Whew! Supreme Court Upholds Healthcare Reform

June 28, 2012

Here’s the link to the decision–a 5-4 ruling with Chief Justice Roberts the tiebreaker–that upholds ObamaCare, including the individual mandate.  The ruling does put a limit on the government’s ability to enforce the Medicaid expansion, noting that the federal government can’t withhold a state’s entire Medicaid funding as punishment if the state decides not to implement the expansion.  

“It is likely that at least some of the most dogmatic Republican states will consider opting out despite the fact that the federal government is picking up 100% of costs through 2016 and 90% beyond,” says Justin Lake of J.P. Morgan.  Florida and Texas would be two states to watch. 

Either way, the ruling is viewed as positive for managed Medicaid stocks.  “There’s joy in the Medicaid world today,” says Carl McDonald of Citi.  In morning trading, pure-play Medicaid health plan stocks are up considerably (Amerigroup, +4%; Centene, +4%; Molina, +4%; and WellCare, +9%). 

However, diversified health plans are way down (Aetna, -5%; Cigna, -5%; Coventry, -3%; Health Net, -4%; Humana, -3%; and WellPoint, -6%).  Christine Arnold of Cowen notes that companies like Aetna, United and WellPoint had the most to gain if the court struck down the individual mandate, guaranteed issue and community rating–which threaten profit margins in the individual and small group markets.

Overall, I like Austin Frakt’s comments on the ruling:

Though the Supreme Court’s ruling on the ACA has many implications, what its focus on the law doesn’t do by itself is make progress on the problems of cost, quality, and access in our health care system. Those problems remain in approximately the same state they were in when the ACA was passed in 2010. That law is an attempt to begin to address each of them, to various degrees and over time. But even its strongest advocates know it is only a first step. If health reform is to be further advanced, it will be through legislation, not litigation.

I also enjoyed a sound bite I heard on the radio (sorry, I didn’t catch the speaker’s name) that the ruling means healthcare in the U.S. will be more like the National Football League than Major League Baseball.


Lake Is “Modestly Constructive” on Health Plans

June 19, 2012

Justin Lake (formerly of UBS and now of J.P. Morgan) says he has a “modestly constructive” outlook on health plans.  Not exactly a ringing endorsement, but given all the uncertainty, an understandable one. Lake has initiated coverage of the sector with buy ratings on Amerigroup, Centene, Cigna and UnitedHealth.  He has hold ratings on Aetna, Coventry, Health Net, Humana, Molina and Humana.  He has no sell ratings.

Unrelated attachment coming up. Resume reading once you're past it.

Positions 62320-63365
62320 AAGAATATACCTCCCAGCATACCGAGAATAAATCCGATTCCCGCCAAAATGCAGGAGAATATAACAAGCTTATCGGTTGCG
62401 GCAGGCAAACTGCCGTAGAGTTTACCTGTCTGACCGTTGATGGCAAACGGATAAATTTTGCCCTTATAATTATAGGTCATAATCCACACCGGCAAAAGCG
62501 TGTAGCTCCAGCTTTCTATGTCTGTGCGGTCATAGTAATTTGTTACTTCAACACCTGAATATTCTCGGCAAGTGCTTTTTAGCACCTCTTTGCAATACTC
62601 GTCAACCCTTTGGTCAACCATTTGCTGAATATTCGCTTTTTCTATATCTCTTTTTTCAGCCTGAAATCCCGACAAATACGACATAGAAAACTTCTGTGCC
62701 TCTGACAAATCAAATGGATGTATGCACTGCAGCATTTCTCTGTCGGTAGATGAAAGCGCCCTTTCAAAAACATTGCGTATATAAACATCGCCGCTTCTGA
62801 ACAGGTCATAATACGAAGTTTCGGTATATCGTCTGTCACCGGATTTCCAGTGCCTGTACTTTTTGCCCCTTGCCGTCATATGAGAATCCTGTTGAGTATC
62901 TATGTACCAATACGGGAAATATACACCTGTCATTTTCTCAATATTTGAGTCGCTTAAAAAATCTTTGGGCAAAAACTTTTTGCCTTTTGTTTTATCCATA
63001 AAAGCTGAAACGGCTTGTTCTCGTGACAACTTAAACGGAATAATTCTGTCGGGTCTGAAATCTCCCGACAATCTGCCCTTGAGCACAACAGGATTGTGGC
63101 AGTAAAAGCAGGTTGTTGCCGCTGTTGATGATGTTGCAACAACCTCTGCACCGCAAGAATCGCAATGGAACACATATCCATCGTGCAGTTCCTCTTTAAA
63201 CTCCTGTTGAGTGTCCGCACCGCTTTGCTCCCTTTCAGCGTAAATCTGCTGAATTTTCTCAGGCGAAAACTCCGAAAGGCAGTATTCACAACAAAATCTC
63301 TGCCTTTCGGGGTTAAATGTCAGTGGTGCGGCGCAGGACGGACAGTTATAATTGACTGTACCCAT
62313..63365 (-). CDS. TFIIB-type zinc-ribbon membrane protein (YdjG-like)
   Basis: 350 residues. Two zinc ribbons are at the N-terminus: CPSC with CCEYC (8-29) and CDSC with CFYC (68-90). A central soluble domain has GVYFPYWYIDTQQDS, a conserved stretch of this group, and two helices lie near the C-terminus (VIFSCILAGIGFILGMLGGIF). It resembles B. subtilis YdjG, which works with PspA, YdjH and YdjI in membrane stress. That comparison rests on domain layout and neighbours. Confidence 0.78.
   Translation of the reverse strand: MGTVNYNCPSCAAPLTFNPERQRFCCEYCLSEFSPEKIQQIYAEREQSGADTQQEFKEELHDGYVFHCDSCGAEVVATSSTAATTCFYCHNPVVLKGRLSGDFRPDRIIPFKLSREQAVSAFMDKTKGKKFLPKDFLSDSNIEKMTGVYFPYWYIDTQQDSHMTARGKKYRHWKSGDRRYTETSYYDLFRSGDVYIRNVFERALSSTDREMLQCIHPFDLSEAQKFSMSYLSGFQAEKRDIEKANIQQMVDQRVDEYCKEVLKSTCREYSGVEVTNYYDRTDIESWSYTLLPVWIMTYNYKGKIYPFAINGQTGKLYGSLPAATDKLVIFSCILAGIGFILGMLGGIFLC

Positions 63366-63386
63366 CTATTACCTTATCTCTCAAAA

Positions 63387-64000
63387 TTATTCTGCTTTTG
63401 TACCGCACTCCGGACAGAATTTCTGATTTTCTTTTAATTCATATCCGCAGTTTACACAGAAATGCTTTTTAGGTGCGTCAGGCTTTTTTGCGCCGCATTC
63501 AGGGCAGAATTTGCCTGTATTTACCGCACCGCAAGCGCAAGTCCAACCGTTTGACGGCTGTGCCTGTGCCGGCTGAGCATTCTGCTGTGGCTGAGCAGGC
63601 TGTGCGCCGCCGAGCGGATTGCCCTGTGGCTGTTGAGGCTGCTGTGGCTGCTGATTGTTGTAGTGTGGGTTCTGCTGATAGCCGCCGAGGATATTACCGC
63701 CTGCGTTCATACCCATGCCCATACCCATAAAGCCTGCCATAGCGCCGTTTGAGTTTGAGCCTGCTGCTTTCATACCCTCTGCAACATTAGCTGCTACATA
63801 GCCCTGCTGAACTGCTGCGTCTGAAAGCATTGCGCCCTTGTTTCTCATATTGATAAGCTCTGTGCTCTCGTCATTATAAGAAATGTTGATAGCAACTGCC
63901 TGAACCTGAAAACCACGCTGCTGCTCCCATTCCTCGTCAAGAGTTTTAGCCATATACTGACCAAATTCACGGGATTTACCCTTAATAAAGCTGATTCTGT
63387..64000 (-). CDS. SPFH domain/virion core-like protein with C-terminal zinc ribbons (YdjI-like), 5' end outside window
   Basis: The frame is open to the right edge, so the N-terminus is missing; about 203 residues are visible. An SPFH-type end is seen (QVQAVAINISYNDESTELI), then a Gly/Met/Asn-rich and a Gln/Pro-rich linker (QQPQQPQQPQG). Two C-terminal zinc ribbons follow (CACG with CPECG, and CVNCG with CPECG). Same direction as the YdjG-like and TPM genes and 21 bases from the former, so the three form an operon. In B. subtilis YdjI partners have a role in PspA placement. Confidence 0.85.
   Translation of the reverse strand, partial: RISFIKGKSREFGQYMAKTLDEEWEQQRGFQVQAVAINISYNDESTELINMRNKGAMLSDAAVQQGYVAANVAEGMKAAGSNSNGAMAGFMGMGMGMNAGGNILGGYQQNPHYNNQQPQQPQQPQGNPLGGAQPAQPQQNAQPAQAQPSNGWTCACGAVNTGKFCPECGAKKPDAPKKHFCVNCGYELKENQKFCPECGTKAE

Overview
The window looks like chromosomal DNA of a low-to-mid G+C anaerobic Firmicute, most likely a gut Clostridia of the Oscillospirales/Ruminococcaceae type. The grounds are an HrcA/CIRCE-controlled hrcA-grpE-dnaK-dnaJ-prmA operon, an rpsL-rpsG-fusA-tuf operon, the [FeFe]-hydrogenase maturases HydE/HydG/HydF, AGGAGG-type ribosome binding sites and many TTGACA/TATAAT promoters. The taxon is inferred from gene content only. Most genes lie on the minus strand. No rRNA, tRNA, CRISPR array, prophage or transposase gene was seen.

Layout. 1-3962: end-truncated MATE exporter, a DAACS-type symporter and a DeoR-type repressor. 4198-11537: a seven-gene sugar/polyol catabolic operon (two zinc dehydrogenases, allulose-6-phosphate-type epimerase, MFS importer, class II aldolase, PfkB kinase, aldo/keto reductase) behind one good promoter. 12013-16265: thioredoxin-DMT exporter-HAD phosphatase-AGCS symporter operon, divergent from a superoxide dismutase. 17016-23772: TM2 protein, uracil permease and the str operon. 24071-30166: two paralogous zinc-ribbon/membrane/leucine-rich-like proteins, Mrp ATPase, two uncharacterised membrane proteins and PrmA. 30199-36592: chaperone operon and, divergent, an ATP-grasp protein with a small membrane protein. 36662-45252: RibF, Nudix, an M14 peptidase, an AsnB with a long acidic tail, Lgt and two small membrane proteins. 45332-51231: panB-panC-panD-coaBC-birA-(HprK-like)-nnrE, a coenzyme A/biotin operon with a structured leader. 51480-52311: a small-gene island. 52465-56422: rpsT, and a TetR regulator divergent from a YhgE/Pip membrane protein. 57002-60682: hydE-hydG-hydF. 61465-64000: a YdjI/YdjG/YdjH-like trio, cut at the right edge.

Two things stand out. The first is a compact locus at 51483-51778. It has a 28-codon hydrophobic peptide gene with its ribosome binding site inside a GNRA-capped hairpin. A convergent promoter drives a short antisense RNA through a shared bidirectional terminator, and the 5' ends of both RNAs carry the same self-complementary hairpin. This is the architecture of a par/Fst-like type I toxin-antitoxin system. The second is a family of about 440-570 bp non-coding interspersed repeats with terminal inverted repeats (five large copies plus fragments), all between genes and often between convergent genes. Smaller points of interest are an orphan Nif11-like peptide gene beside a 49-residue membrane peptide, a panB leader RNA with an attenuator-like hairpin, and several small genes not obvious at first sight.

Concerns on cost trend acceleration will prove unfounded with our not for profit industry conversations and hospital/physician data indicating no pickup. While the Supreme Court decision adds uncertainty, we think it is outweighed by potential positive…November elections as well as government driven growth opportunities….That said, we see little upside to Q2 numbers while earnings visibility moderates as cost trend flattens.

McDonald on WellPoint Purchase of 1-800 Contacts

June 12, 2012

If WellPoint took $900 million and used it to repurchase stock, it would add $0.35 in accretion in 2013, after factoring in lost investment income/higher interest expense. Alternatively, if the company paid a $900 million special dividend, it would give shareholders $2.75 per share in cash, providing an instant 4% return to a stock that dramatically underperformed United in both 2010 and 2011, and has appreciated just 2.4% this year, relative to a 13.7% return at United.

Instead, WellPoint chose to spend $900 million to buy 1-800 Contacts. For comparison purposes, WellPoint paid $800 million to acquire CareMore, the Medicare plan in California. We’ve used the 1-800 Contacts website before, and had a good experience with it. It seems like a good business, but financially, this is a hard deal for us to understand, unless WellPoint has an extraordinary amount of visibility into how it can grow the revenue of the acquired business by around 75% in a relatively short period of time.

Managed Medicaid Blues. Centene’s Turn

June 11, 2012

Happy Monday.  Shares in Centene are down 29% in pre-market trading after the company announced poor financial performance in Kentucky; Hidalgo County, TX; and its Celtic individual business.  This comes as no surprise following Molina’s announcement of problems in Hidalgo.  Centene also slashed its 2012 earnings outlook by 43% to between $1.45 and $1.65 per share.

Welcome to the Molina Rollercoaster

June 8, 2012

Troubles in Texas: shares fall 31% yesterday. Lose Ohio account: shares fall 27% on April 9. Win back Ohio after protest: shares up 20% today in pre-market trading.  We all knew that the growing managed Medicaid market would have it’s ups and downs–but this is a bit extreme.

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